The Christian Congregation of Jehovah’s Witnesses of Namibia might have to start compensating its employees as stipulated by the country’s labour law after it lost a labour case in the High Court yesterday.
The congregation dragged the Social Security Commission to court in May 2016 after the Commission refused to deregister the church as a company and employer.
“The congregation is trying to evade its obligations under the SSC Act and this court cannot allow employees to be unprotected in the event they fall ill, become pregnant or die,” explained Judge Petrus Unengu.
The congregation approached the High Court, stating that its followers are not employees and thus the congregation cannot be regarded as an employer and it does not regard itself as one.
Furthermore there is no employment contract between the congregation and its followers even though they take a vow of obedience and poverty to serve as full-time servants of Jehovah’s Witnesses.
According to SSC, the followers are regarded as employees as the congregation registered the church itself as a company. Based on the investigations conducted by SSC, the followers carry out duties for a fixed period between 07h45 to 16h45, Mondays to Fridays.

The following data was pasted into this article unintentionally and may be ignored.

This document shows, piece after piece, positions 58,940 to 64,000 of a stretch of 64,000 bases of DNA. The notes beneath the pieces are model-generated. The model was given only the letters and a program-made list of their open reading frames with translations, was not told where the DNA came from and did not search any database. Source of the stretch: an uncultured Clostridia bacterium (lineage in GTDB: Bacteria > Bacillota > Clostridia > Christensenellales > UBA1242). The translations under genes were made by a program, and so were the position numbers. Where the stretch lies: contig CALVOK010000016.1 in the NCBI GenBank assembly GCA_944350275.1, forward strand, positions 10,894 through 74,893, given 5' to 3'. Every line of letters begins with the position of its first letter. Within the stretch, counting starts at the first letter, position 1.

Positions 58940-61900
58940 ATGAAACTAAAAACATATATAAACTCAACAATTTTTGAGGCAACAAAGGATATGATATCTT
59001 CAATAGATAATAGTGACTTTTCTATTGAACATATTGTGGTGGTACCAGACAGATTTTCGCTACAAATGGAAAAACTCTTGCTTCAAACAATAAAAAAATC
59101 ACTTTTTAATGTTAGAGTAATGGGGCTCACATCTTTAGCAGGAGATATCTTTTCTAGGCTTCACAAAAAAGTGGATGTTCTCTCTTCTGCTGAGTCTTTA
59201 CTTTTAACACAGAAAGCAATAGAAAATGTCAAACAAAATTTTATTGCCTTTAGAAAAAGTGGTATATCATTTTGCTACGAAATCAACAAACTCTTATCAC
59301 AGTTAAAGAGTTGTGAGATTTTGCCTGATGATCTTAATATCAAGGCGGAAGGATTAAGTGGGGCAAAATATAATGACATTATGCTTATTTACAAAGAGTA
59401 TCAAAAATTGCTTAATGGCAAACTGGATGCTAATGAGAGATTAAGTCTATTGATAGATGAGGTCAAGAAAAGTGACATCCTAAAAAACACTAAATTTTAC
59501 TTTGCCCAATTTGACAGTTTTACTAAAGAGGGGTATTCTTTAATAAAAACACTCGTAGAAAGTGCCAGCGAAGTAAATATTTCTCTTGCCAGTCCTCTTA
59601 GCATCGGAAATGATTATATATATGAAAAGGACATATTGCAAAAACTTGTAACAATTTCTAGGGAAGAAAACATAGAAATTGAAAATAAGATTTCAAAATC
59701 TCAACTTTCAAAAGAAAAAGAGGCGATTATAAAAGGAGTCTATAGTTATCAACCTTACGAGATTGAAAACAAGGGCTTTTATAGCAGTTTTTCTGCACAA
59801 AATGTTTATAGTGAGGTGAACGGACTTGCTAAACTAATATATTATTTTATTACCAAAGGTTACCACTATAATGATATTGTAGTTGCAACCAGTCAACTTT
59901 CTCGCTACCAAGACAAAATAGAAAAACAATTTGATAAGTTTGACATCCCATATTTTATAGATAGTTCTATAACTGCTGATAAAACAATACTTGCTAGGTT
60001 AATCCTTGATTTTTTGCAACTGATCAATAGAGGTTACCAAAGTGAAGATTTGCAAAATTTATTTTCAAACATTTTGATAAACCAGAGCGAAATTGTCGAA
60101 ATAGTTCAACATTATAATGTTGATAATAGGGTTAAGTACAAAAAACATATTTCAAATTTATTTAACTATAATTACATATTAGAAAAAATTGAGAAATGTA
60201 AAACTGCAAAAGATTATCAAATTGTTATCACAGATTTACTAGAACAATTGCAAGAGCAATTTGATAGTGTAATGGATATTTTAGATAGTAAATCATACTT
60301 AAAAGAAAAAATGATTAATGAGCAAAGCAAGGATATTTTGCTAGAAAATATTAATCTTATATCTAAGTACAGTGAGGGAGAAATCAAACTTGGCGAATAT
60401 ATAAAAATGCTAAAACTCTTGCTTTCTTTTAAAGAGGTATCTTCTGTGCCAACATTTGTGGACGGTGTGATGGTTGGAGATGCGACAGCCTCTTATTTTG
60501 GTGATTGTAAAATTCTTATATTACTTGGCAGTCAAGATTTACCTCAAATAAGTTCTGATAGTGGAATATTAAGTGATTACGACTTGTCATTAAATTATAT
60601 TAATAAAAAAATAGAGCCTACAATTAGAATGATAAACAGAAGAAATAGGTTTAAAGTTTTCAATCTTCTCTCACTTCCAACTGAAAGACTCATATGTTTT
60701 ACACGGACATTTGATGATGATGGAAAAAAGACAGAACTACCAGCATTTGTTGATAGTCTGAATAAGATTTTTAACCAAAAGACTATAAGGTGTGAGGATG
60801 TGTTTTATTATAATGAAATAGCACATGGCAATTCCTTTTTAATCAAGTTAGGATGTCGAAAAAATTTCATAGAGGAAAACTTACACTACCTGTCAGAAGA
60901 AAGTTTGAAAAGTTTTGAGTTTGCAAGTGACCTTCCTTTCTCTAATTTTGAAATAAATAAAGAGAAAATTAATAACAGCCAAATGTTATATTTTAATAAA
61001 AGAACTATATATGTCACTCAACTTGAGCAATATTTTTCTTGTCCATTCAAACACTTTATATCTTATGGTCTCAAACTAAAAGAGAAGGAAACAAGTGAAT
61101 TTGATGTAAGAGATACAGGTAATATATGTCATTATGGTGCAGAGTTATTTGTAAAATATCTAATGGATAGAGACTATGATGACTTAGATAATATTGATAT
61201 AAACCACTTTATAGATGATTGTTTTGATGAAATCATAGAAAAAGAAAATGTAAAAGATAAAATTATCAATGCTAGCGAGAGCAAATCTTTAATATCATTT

Each follower receives a non-negotiated allowance of N$940 per month for the work or time spent performing duties. The investigations further revealed that the followers are mandated to give a one-month notice should they wish to terminate their services with the church. The church has 2,448 registered members from their 44 branches countrywide.
“The court agrees with SSC that the allowances comply with Section 1 of the Labour Act,” said the judge.
Section 1 of the Labour Act states that any person performing duties and rendering services is entitled to receive a remuneration.
However, the church argued that there is no employment relationship as the members have voluntarily devoted their lives to serving God, and carrying out their duties is merely a lifestyle and not a job, even though they failed to explain why they registered themselves as an employer.
“The congregation cannot pick and choose which laws should apply to them and which may not … it is evident that an employment relationship exists between the two parties,” explained Unengu, adding that the church cannot get a free card just because it is doing the work of God.